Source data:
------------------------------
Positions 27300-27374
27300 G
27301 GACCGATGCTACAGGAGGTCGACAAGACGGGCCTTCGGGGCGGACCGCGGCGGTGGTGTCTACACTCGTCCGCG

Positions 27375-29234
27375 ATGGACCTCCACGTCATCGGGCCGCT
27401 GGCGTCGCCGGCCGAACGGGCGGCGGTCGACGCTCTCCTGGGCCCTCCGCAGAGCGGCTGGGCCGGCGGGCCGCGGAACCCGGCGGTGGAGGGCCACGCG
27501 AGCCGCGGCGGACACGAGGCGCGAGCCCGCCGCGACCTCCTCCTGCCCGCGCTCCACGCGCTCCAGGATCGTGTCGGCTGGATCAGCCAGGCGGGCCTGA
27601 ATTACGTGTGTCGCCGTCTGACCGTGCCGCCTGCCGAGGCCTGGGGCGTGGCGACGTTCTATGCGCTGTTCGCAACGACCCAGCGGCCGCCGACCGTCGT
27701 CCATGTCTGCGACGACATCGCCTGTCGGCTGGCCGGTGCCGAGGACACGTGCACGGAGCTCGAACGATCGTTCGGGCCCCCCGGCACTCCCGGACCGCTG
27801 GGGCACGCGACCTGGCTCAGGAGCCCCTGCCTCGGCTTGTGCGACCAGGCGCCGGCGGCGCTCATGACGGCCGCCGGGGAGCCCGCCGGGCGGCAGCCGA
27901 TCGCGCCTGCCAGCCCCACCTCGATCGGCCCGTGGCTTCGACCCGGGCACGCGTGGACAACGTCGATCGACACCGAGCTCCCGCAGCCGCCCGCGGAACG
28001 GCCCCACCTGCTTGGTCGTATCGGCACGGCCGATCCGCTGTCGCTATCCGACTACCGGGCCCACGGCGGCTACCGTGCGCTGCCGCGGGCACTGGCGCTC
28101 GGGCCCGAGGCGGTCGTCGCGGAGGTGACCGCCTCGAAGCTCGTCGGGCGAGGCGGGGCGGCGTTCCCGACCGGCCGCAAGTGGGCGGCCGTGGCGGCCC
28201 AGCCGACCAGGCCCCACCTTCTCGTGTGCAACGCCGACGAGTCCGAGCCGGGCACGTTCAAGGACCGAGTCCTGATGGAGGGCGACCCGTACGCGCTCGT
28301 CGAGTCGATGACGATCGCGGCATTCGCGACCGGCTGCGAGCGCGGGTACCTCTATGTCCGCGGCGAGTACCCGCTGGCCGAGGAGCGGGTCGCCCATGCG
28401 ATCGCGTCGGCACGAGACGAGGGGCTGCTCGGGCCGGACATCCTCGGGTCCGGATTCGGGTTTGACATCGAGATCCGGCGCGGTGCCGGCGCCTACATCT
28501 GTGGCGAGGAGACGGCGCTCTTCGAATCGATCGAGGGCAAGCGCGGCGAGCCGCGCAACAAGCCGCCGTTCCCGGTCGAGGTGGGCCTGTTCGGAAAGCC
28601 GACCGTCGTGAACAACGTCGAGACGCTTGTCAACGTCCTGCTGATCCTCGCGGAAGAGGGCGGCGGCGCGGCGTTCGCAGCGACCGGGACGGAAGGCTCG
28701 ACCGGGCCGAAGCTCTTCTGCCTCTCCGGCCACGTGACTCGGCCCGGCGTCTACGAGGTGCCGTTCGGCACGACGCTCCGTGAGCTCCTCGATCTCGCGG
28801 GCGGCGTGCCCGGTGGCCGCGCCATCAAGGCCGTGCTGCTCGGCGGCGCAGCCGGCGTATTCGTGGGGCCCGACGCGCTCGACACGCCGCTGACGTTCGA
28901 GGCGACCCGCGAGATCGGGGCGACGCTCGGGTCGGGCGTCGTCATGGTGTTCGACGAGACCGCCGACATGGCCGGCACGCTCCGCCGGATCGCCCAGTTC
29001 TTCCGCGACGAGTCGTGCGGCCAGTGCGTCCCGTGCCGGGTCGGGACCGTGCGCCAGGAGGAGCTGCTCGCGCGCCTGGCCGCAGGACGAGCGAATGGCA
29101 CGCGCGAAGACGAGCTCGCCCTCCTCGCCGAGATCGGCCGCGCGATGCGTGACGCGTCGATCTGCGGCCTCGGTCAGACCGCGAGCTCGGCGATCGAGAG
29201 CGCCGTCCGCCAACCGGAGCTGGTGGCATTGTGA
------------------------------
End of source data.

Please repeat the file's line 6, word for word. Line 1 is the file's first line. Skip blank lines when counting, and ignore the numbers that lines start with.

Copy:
27401 GGCGTCGCCGGCCGAACGGGCGGCGGTCGACGCTCTCCTGGGCCCTCCGCAGAGCGGCTGGGCCGGCGGGCCGCGGAACCCGGCGGTGGAGGGCCACGCG